About the Book
A throne in peril, a tragic betrayal, two heirs struggling to save their land, and a prophesied war threatening to engulf the world…
Bjorn, son of the Jarl of Oakharrow, has always felt more at ease with a quill than a sword. Yet when calamity strikes his family, he must draw a blade and lead a company of warriors into the cold, deadly mountains in pursuit of a mysterious foe. But though he seeks vengeance, an ancient power stirs in him, and the whispers of prophecy beckon him toward an ominous destiny…
Aelthena, Bjorn’s sister, was born with the aptitude to lead, and she’s eager to prove it. But her society’s rules for women, and her love for her brother, restrain her efforts to command. As she walks the fine line between ambition and virtue, enemies of both mankind and myth rise against the city, and even her allies question her right to rule…
The Runewar is rising — and it begins with the fall of the throne.
385 pages (Kindle)
Published on May 24, 2021
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I edited this book
I’ve recently had a boatload of Nordic-inspired fantasy come my way for editing. As a person who has never really thought, “WOO! NORDIC-FLAVORED FANTASY! YES!” it’s really been a thing I’ve been adjusting to. On a purely editorial side of things, I will say that Nordic fantasy, and fantasy heavily featuring dragons seems to be in right now. Those aren’t always found in the same books, but as far as that side of my business is going, those two elements seem to be occurring in the books I edit far more frequently now than they have in the past.
On a purely personal basis, I’ve learned I really enjoy Nordic-inspired fantasy.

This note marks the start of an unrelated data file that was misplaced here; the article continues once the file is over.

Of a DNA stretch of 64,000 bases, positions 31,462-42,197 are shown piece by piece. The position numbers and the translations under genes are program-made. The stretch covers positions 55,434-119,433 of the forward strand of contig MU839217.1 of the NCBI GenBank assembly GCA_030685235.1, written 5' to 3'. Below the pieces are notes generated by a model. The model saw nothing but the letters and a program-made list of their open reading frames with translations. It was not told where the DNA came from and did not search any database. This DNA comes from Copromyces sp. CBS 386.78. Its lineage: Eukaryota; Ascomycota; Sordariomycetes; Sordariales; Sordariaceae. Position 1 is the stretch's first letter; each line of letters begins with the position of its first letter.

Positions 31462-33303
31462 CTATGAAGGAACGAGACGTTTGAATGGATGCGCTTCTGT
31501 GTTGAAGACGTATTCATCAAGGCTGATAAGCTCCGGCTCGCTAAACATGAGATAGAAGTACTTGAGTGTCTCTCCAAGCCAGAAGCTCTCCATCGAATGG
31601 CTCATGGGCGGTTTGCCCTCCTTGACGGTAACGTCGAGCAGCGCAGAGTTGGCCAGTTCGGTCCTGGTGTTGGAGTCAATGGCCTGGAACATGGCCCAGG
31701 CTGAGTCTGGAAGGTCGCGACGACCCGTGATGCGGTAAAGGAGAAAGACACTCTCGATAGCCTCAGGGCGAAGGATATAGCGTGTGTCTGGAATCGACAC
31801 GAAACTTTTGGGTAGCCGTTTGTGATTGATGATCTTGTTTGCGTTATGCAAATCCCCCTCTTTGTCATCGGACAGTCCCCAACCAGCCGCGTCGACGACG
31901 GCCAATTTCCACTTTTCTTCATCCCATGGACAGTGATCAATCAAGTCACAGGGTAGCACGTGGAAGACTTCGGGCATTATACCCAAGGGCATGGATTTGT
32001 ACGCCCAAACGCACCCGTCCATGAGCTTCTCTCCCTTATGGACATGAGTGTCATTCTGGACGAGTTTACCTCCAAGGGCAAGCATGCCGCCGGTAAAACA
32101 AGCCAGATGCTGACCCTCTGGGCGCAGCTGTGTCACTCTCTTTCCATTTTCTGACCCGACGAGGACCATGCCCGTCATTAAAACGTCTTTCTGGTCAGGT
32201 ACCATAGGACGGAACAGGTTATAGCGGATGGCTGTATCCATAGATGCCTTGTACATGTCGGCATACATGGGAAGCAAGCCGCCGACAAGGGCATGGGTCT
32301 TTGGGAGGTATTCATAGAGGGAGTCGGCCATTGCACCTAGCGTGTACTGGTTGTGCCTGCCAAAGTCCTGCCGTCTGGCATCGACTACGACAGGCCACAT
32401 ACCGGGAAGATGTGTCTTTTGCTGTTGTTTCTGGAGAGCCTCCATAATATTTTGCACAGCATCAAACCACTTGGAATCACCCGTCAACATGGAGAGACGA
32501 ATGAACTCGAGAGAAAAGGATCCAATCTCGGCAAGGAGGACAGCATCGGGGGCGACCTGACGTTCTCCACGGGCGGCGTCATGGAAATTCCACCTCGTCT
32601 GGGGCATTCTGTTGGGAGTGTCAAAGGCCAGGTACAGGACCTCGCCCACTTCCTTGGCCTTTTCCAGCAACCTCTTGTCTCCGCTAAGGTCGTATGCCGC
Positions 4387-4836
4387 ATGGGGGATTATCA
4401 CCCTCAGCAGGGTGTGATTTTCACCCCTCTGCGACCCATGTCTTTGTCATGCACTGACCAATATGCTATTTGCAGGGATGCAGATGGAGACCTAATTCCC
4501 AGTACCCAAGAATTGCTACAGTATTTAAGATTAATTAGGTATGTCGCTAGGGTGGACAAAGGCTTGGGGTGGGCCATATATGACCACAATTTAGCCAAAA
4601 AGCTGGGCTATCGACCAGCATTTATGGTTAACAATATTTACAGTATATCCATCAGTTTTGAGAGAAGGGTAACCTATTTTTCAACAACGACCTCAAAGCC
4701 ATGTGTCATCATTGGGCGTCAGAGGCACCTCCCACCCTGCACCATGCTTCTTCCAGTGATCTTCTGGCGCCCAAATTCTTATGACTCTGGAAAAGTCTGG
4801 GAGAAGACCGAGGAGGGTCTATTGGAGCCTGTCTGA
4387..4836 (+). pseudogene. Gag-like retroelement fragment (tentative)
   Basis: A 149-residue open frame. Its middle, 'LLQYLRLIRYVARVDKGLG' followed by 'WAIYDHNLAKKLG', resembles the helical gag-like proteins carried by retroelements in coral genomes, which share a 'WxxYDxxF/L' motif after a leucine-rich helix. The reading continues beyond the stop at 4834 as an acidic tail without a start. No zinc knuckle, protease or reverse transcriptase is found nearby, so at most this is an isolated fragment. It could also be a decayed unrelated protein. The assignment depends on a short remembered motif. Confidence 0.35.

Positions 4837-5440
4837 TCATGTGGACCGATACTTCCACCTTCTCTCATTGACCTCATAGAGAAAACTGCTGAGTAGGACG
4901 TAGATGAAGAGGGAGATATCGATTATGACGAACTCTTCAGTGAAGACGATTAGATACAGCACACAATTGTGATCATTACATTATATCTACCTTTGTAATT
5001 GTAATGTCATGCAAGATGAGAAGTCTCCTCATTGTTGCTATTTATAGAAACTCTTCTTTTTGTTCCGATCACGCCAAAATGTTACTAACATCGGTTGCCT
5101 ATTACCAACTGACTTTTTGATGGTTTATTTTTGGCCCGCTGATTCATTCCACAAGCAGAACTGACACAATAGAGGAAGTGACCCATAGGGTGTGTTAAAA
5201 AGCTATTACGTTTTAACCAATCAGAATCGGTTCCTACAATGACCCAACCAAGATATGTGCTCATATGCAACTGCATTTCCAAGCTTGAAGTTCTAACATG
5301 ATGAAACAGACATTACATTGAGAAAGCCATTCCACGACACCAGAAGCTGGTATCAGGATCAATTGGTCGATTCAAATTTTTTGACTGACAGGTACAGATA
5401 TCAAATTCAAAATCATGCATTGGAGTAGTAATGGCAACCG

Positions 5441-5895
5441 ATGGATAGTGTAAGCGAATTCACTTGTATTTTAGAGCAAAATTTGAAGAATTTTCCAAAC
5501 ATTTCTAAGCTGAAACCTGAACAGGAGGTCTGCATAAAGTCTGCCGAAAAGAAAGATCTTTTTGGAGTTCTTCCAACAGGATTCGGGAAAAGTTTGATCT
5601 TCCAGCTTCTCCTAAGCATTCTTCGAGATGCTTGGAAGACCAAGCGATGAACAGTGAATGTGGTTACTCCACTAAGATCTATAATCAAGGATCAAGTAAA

Throne of Ice & Ash is one of those books that had me thinking, “ah, I know how this is going to go” when I started editing it, and by the end of it I was reeling. “I DID NOT EXPECT THAT” I yelled at my husband at one point.
Set in a secondary world, there is an interesting marriage of Medieval and Nordic elements at play here. We have ruling families, inheritance at stake, and conflicts with surrounding territories. Here the king (Jarl, as he is called) is mad, and his eldest son is set to inherit and is acting in the father’s stead. Tragedy strikes early on, leaving Bjorn, the surviving son, on the path to inherit his father’s mantle. Bjorn, however, isn’t suited to that particular job. A scholar, quiet and reclusive, he’s more fit for study and quiet work than ruling a people. His sister, however, does have the temperament and aptitude for such a task. The problem is, she happens to be the wrong gender.
And so early on, we are thrust into this world of complicated politics, madness, inheritance, where instability is made even more dramatic through an act of, what could be considered, terrorism. At this point, the threads split. Bjorn leaves, exiles himself from his kingdom and gives his rights to rule to his sister in his stead. Up into the high mountains he goes, to discover what he can from the far-flung tribes of the high reaches.
Althea, on the other hand, stays put, trying to navigate treacherous political waters while mourning a family she’s lost and trying to find out who did this and why. Politics and intrigue are thick in her storyline. As a woman, she is not only fighting for her family and her rights, but she’s fighting against a group of people who see her as less due to her gender. Her battles take place on multiple levels and depths, in numerous different ways.